Uehara’s unlikely rise to BoSox closer
How the heck is Koji Uehara doing this? And why was he the Boston Red Sox’s fourth choice to close this season when no reliever in baseball is hotter?
I’ve got a whole bunch of crazy numbers for you, but let’s start with these:
Entering Thursday night, Uehara’s average fastball speed of 89.2 mph was the second slowest among closers with at least 10 saves, according to STATS LLC.
Yet Uehara’s swing-and-miss rate of 36.3 percent ranked third, behind only Kansas City’s Greg Holland and — just barely — Cincinnati’s 100 mph man, Aroldis Chapman.
“Throw the radar gun out. He has two above-average pitches, and they’re both swing and miss,” Red Sox manager John Farrell said, referring to Uehara’s fastball and splitter.
He’s deceptive. He’s efficient. He’s — ah, you’ve heard it all before.
Except for this …
“Honestly, I sit there and think the guy has got like a sixth sense,” Farrell said. “He has such a feel for what the hitter is looking for and if they’re going to swing. It’s uncanny. The pitch he makes is always the right one.”
Sox left-hander Craig Breslow said, only half-joking, that Uehara senses which pitch the hitter is expecting even before the hitter senses it.
Sox catcher David Ross took it a step further.
“We say he’s a Ninja,” Ross said. “He just knows.”
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The Sox named Uehara their closer in late June, after injuries to Andrew Bailey and Joel Hanrahan and a plan to close with Junichi Tazawa that never quite came to fruition.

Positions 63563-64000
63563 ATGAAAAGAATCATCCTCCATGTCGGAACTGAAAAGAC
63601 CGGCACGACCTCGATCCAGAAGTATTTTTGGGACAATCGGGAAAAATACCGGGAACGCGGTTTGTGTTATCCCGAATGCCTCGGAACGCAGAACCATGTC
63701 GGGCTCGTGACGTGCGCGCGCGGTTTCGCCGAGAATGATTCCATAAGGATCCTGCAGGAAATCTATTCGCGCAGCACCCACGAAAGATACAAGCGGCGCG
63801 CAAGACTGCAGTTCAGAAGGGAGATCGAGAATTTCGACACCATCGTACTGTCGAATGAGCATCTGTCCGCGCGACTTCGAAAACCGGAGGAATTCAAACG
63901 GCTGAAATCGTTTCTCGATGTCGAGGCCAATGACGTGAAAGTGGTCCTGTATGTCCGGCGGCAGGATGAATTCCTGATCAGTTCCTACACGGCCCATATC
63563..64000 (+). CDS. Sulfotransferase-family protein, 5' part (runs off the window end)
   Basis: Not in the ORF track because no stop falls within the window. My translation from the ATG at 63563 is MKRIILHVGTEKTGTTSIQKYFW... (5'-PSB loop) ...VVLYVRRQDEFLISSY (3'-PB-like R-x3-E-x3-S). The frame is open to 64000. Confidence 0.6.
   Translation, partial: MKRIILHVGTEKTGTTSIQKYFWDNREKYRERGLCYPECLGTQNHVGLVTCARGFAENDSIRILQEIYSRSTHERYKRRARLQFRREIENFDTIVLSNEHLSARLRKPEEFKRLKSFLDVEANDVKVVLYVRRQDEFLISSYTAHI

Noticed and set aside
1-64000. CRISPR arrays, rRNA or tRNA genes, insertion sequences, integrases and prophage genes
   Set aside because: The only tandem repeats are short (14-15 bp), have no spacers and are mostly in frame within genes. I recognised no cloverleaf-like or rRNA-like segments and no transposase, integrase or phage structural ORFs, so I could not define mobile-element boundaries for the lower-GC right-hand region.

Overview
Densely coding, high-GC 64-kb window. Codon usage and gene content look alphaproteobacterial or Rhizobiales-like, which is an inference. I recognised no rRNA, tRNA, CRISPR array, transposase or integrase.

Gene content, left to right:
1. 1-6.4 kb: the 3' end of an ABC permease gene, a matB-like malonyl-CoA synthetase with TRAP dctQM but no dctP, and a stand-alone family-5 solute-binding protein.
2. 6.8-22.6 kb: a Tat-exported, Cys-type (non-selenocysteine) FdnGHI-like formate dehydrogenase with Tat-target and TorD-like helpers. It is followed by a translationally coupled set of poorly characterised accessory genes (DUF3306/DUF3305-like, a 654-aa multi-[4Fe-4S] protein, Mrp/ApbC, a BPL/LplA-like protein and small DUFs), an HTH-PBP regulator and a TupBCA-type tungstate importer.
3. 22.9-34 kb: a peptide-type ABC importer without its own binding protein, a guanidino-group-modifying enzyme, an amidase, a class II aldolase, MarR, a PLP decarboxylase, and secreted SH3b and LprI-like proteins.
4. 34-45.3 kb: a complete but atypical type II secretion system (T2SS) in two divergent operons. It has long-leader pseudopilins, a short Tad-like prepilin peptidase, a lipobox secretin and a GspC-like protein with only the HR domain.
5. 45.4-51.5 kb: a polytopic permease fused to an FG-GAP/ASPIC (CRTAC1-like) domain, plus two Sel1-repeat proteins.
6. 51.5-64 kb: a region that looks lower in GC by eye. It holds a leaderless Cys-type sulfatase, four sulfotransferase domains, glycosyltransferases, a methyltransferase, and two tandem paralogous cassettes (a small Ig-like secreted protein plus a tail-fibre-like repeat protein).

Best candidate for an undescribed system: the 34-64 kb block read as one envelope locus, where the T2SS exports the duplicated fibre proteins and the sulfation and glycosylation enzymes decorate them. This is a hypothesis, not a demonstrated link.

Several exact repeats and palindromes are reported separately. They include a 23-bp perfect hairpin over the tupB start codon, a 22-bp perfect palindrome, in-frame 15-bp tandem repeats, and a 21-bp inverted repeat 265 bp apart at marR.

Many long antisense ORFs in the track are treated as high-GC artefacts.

Uehara, since taking over the role, has pitched 33 1/3 innings. Struck out 45. Walked two. Produced a 0.27 ERA. And averaged only 13.0 pitches per inning.
The major league leader in pitches per inning (among pitchers with enough innings to qualify for the ERA title) is the Reds’ Bronson Arroyo, averaging 14.1. The major league average is 16.3.
On Thursday night, he earned his 18th save in 21 opportunities, extending his scoreless-innings streak to 26 and his consecutive-batters-retired streak to 24 in a 9-8, 10-inning victory over the Yankees. The teams continue their series this weekend (Saturday, MLB on FOX, 1:05 p.m. ET).
To think, the Red Sox considered Uehara something of a luxury when they signed him last Dec. 6 to a one-year, $4.25 million free-agent contract.
At the time, their potential right-handed relievers included Tazawa, Bailey, Daniel Bard, Alfredo Aceves and Mark Melancon, who later was traded for Hanrahan.
“It wasn’t necessarily an area that we were looking to add to,” Sox general manager Ben Cherington said. “But we liked him so much we decided to pursue him anyway.”
Uehara’s agent, Mark Pieper, said that “plenty” of teams inquired about his client. The Baltimore Orioles, Uehara’s original major league club, were among them. But as Pieper put it, “Once Boston engaged, they were committed to getting something done.”